Albany mayoral Candidate Tracy Taylor wants to bring back jobs, hope to city

Tracy Taylor discusses his platform at his Dawson Road campaign headquarters.

ALBANY — An Albany mayoral candidate is giving up his day job, or at least one of them, as his work with the city requires him to take a break from employment.

Tracy Taylor, a part-time Albany Fire Department firefighter, said city regulations require him to take a leave of absence while running for a city office.

“My chief called me Monday morning,” said Taylor, who is employed full-time as a Waycross firefighter, during an interview at his Dawson Road campaign headquarters on Tuesday. “I was told I have to fill out a request for leave of absence with no pay.”

He said he suspected that would be the case but was not sure, as his human resources handbook said the city encourages employees to be active in the political process. However, in another section it states that employees cannot actively be employed while running for office and he said he will fill out paperwork seeking to leave his position until after the completion of the campaign.

“I was somewhat unsure of it, and thought since I was part time and didn’t receive benefits from the city it would preclude that,” Taylor, who is one of seven candidates seeking the mayor’s position on the Nov. 5 ballot, said.

The other candidates are Edward Allen, Bo Dorough, incumbent Mayor Dorothy Hubbard, Henry Mathis, James Pratt Jr. and Omar Salaam.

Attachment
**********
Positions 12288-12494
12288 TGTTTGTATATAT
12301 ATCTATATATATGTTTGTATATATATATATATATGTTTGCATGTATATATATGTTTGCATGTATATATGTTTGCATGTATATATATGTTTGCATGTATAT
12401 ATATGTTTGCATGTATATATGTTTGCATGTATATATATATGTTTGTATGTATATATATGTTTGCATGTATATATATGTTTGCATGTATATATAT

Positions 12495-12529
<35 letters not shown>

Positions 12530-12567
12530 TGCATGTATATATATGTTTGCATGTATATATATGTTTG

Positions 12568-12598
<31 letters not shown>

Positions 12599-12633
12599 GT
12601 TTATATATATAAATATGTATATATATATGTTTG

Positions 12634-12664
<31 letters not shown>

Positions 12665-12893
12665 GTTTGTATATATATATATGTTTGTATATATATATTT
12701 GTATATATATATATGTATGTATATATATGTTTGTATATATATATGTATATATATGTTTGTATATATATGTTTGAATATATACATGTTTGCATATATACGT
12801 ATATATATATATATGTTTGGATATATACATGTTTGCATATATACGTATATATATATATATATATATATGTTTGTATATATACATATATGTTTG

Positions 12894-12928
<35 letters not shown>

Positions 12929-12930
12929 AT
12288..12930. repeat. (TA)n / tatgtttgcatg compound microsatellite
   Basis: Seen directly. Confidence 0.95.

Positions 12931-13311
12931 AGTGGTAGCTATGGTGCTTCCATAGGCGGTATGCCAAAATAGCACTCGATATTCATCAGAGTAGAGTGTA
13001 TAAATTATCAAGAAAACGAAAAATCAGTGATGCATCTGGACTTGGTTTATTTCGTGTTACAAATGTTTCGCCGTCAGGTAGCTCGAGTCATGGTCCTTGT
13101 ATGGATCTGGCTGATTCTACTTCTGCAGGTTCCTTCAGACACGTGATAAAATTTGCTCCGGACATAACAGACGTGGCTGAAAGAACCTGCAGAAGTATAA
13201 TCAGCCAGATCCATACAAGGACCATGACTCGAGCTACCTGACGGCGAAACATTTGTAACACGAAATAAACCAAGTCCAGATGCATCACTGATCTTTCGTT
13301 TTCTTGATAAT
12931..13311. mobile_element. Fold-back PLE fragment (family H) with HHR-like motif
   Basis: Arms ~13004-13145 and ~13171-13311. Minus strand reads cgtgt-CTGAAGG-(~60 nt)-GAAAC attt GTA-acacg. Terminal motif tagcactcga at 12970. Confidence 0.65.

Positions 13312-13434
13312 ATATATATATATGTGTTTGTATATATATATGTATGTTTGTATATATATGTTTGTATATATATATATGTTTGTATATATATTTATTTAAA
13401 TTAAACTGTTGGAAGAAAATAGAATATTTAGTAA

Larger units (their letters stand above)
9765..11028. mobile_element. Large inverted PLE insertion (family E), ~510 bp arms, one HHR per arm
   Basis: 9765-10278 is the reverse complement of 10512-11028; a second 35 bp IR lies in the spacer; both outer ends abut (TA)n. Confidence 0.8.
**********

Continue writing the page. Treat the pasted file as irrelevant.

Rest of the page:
The move will take a hit on his finances, but he said he is prepared to take that step.

“I am willing to sacrifice my personal (interests) to serve the people of Albany,” he said. “Because of everything that’s going on in the city, I think it’s worth the sacrifice. I’m willing to sacrifice to serve the community.”

Taylor said part of his platform includes increased investment in first responders, including outfitting firefighters and emergency medical service personnel with protective vests, and pay raises.

“Lee County first responders have bullet-proof vests, so that’s something I want to duplicate in Dougherty County,” he said. “I’m out here first hand. There’s a lot of time firefighters arrive before police and EMS. That’s what we’ve got to prepare for, incidents like those where our first responders are being ambushed.

“I want to see state and federal revenues to help our first responders and police.”

He also would like to institute a program, similar to the one used in the fire department, where part-time officers can assist the Albany Police Department.

With seven candidates in the race, there is a good possibility of a runoff election that would occur weeks after the Nov. 5 ballots are cast. Georgia law requires a candidate win 50 percent plus one vote in order to be declared the winner.

Taylor said he is prepared to take a leave of absence until that time if necessary.

“I’m willing to show I am fully committed to bring about change in Dougherty County,” he said.

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